Happiest meal

McDonald’s iconic Happy Meal came to us via a Chilean-Guatemalan restauranteur, a Missouri advertising agent, and Star Trek: The Motion Picture.

Happy Meal boxes
Happy Meal boxes
Photo by Meghan Hessler on Unsplash

In 1974 Yolanda Fernández de Cofiño, a Chilean living in Guatemala, opened the first McDonald’s restaurant franchise in that country. A savvy businesswoman, she immediately went in search of opportunities to help the restaurant grow.

Specifically, she looked for ways to centre the restaurant around children. Bring the kids in, keep them happy, and the family will follow. McDonald’s had been pursuing this strategy for a while, and stealing from H. R. Pufnstuf to do so. Fernández de Cofiño was about to give them two million-dollar ideas.

One was the idea of hosting and facilitating children’s parties inside the restaurant. (Side note: my local McDonald’s has a sign encouraging people to enquire about hosting children’s birthdays and/or business meetings in their party room. It’s the “and/or” that I love – like you’d want to have both running at the same time.) The other was the Happy Meal.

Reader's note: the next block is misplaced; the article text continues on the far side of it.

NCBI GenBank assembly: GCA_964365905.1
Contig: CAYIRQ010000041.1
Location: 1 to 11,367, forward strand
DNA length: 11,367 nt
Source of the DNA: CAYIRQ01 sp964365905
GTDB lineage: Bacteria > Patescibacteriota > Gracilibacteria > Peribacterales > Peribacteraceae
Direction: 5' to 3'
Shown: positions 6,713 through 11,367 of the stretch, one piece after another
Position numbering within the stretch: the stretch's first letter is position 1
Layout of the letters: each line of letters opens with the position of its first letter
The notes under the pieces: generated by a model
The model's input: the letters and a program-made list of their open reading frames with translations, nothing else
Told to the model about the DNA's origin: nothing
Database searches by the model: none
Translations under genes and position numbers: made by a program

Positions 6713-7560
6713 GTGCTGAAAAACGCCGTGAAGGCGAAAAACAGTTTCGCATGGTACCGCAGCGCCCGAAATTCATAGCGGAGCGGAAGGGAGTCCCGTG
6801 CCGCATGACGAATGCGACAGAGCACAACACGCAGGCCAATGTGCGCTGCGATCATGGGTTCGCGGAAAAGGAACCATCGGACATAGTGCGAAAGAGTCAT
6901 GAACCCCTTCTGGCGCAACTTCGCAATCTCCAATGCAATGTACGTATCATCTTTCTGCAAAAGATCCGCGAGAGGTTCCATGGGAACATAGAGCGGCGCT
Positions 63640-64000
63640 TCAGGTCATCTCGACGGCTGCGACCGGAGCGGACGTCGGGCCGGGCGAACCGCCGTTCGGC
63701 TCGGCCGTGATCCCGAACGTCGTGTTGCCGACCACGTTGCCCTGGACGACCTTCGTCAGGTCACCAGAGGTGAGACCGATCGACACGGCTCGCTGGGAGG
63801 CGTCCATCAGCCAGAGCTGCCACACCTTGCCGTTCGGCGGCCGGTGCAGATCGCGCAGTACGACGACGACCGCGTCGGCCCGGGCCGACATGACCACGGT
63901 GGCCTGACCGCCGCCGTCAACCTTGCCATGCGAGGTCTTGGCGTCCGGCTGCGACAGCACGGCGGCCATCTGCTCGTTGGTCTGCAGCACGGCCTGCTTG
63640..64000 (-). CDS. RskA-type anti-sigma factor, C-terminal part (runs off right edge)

Fernández de Cofiño began selling children’s meals. They were smaller than adult meal, just a burger, fries, an ice cream, and a toy. And they were immensely popular. McDonald’s central offices got wind of this innovation from Guatemala, and saw its potential. They employed an advertising agent in Kansas City, Missouri, named Bob Bernstein to find a way to market it. Bernstein is the one who came up with the iconic container – a hybrid of a lunch pail and a children’s cereal box. The Happy Meal went national in the United States in 1979.

The last piece of the Happy Meal equation? The endless, relentless, ubiquitous media tie-ins, of course. McDonald’s had been selling toys with their meals for years, but the very first media tie-in came that same year. In 1979, you could buy a Happy Meal themed to Star Trek: The Motion Picture. It contained puzzles, cardboard games, secret rings, “communicators,” and a serial comic strip. All are now, I’m sure, hot collector’s items for Trekkies and McDonald’s fans alike.

McDonald’s Star Trek: The Motion Picture Happy Meal commercial

[End note: this website does not accept sponsorship from any other entities. Happy Meals are immensely popular with children but also highly unhealthy; while McDonald’s have attempted to ameliorate this by offering fruit and other healthy snacks, the salty fatty options remain and remain popular.]

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